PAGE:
i. Gender issues – that is, the differences between men and women in their health needs, their access to health and health care, and the inequities in that differential access. Gender issues in relation to health are crucial to any convention. There has been a lot of work by women’s health advocates on gender issues in relation to women’s health but far less work by either men or women on gender issues in relation to men’s health. In the same ways as girls’ and women’s health issues were at one time almost invisible in the previous century, attention to boys’ and men’s health issues has not been developed in the past 30 years, in spite of the growing attention to women’s health issues and wide-ranging work on gender, both in academia, by the women’s health movement and even in WHO. In a recent paper I was considering for publication, for example, it was said that gender-based violence against women was the most common form of violence, when in fact men experience far more violence globally overall, but between each other, whereas women experience violence mostly from men. Thus, work is needed on how to address gender issues within an FCGH in relation to the right to health, the social determinants of health, health financing, etc, and how this might be approached needs much more thought and consideration.
ii. Religious, political and “cultural” opposition to what an FCGH would stand for, being used most vocally today to justify why access to crucial aspects of health and health care related to sexuality and reproduction are being withheld and denied, and many sexual and reproductive rights condemned and criminalised. Underlying this opposition are two forms of hate: misogyny and hatred of any form of sexuality that is not heterosexual and heteronormative.

One of the reasons I support a Convention is that it would give greater weight to all these issues by requiring not only non-discrimination and equality, but also regular examination, analysis and critique of country programmes, along with official recommendations for policy and programmes, and demands for accountability and action through interpretation of the implementation of the convention. We are beginning to see such a framework making a difference in relation to sexual and reproductive rights issues, particularly via the work of CEDAW. So I recommend studying CEDAW’s history, functions, and procedures particularly and how they might be applied more broadly across health. I would be interested in being involved in this in the future.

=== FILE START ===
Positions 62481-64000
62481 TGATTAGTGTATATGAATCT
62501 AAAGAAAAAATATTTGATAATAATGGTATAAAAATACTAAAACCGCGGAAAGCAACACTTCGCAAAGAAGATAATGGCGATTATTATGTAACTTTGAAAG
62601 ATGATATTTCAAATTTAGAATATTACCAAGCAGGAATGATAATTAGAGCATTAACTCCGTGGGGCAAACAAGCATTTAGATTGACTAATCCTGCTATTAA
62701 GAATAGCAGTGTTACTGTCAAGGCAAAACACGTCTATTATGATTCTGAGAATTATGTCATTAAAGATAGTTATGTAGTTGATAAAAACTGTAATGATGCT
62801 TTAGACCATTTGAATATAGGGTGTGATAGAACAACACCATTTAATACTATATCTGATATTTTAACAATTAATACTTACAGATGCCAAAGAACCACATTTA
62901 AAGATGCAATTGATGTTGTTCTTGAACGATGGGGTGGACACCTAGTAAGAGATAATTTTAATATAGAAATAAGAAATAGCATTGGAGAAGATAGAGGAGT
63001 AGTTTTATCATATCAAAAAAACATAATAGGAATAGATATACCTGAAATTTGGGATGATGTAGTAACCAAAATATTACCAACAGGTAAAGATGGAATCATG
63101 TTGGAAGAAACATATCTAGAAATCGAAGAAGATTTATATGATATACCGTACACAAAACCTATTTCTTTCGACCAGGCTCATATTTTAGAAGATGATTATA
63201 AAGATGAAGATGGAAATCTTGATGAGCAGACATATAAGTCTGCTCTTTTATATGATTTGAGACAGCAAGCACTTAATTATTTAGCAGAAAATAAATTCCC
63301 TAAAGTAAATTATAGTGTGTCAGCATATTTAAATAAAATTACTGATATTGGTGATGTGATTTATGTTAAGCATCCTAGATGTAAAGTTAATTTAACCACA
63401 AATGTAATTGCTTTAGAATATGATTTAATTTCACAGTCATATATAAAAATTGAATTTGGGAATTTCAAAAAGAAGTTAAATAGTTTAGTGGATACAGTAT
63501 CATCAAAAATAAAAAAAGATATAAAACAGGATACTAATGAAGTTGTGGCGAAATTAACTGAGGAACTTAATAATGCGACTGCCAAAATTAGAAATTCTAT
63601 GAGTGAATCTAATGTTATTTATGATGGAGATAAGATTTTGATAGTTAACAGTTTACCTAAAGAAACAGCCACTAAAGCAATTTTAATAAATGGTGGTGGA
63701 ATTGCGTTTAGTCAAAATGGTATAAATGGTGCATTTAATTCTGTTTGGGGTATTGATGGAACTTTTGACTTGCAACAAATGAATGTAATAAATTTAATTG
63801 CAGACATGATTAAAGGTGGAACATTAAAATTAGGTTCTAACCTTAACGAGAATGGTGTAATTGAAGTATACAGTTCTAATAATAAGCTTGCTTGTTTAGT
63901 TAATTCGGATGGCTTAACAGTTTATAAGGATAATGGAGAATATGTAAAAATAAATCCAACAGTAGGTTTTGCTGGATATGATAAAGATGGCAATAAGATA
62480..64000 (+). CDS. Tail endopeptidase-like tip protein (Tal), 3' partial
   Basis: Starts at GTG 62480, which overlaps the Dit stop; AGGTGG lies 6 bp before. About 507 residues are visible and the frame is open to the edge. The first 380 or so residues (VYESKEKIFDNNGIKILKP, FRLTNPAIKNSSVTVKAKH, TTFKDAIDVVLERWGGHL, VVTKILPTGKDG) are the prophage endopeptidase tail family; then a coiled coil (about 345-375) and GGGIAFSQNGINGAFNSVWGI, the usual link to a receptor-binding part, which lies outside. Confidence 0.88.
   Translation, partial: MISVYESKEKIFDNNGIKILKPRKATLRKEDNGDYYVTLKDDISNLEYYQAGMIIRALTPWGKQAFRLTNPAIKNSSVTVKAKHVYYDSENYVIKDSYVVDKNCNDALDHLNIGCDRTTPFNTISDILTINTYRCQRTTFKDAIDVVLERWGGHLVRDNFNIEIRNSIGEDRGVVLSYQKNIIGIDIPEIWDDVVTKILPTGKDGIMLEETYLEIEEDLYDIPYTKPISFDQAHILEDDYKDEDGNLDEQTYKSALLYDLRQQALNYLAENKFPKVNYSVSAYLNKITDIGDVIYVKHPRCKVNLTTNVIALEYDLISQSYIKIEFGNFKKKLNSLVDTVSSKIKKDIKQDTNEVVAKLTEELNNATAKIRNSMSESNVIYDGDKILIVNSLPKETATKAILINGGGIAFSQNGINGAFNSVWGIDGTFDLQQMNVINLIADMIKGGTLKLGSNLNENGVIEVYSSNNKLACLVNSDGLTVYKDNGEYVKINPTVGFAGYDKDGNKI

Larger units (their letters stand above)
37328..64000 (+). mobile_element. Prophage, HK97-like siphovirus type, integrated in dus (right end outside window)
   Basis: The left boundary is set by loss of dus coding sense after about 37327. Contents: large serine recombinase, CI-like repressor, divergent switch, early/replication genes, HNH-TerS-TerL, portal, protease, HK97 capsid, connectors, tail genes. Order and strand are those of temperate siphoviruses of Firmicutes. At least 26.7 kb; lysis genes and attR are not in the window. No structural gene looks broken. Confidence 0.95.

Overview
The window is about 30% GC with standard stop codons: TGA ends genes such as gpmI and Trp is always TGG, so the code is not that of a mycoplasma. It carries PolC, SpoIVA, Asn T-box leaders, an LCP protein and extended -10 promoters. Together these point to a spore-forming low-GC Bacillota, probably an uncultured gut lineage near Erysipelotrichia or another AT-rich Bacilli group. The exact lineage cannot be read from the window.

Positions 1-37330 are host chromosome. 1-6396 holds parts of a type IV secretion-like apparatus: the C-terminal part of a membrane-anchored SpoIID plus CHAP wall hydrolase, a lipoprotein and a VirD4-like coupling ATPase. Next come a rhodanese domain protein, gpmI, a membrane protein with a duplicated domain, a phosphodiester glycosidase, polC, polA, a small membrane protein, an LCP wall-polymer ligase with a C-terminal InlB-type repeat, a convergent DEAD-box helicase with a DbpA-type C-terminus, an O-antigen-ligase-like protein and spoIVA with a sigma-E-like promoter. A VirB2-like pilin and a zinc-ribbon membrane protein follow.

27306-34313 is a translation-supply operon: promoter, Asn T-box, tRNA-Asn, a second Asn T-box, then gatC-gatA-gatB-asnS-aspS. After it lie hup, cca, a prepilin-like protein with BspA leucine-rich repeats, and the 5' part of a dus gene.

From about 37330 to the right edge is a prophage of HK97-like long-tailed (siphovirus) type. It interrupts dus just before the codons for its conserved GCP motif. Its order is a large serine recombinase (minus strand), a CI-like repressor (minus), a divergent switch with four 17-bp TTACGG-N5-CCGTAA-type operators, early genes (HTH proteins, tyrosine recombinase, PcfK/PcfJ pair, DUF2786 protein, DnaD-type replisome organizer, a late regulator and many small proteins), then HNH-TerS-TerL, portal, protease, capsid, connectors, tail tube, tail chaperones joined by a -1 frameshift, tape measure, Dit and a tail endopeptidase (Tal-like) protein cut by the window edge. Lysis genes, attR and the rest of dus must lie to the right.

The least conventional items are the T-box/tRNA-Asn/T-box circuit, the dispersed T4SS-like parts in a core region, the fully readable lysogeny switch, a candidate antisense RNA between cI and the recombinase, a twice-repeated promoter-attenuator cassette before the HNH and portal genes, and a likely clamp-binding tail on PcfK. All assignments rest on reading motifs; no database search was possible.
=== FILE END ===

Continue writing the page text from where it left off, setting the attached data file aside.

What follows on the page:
iii. The process of developing the successor to the MDGs may cut out the few specific aspects of health and health care that were allowed into MDG 5, where they were mostly reduced to their lowest common denominator and stripped of their complexity, e.g. universal access to reproductive health was a late add-in to MDG 5, which never moved beyond superficial attention to a few aspects of reducing maternal mortality, diluted heavily by tacking newborns, infants and children onto “maternal” health, and omitting the great majority of interlinked sexual and reproductive health problems.

Universal health coverage in my opinion may also succeed in shortcutting and eliminating the “controversial issues” in whatever is included under a “unified health goal” post-2015, and it may also make support for addressing specific aspects of health equally or even more difficult. Having devoted two recent issues of Reproductive Health Matters to privatisation in sexual and reproductive health services, where articles provided evidence of a resulting increase in inequity of access to health care among the 4th and 5th socioeconomic quintiles of many African and Asian countries, I am worried that the health goal that is eventually agreed is likely to be biased one way or another towards consumerism, commercialisation and privatisation of health and health services, and their financial underpinnings such as health insurance. I am very uncertain of the value of what has emerged so far as regards universal coverage from WHO, given the pressure on the agency from the World Bank, big pharma, world trade policies, and the influence of private/foundation donors, when measured against what we would like to see as the basis for the Framework Convention on Global Health.


It’s time to strip Catholic hospitals of their right to provide maternity care

June 5, 2013 § Leave a comment

Marge Berer, Editor, Reproductive Health Matters

The announcement regarding the decision to allow Beatriz in El Salvador to have a “premature delivery” requires a continuing response from the abortion rights community.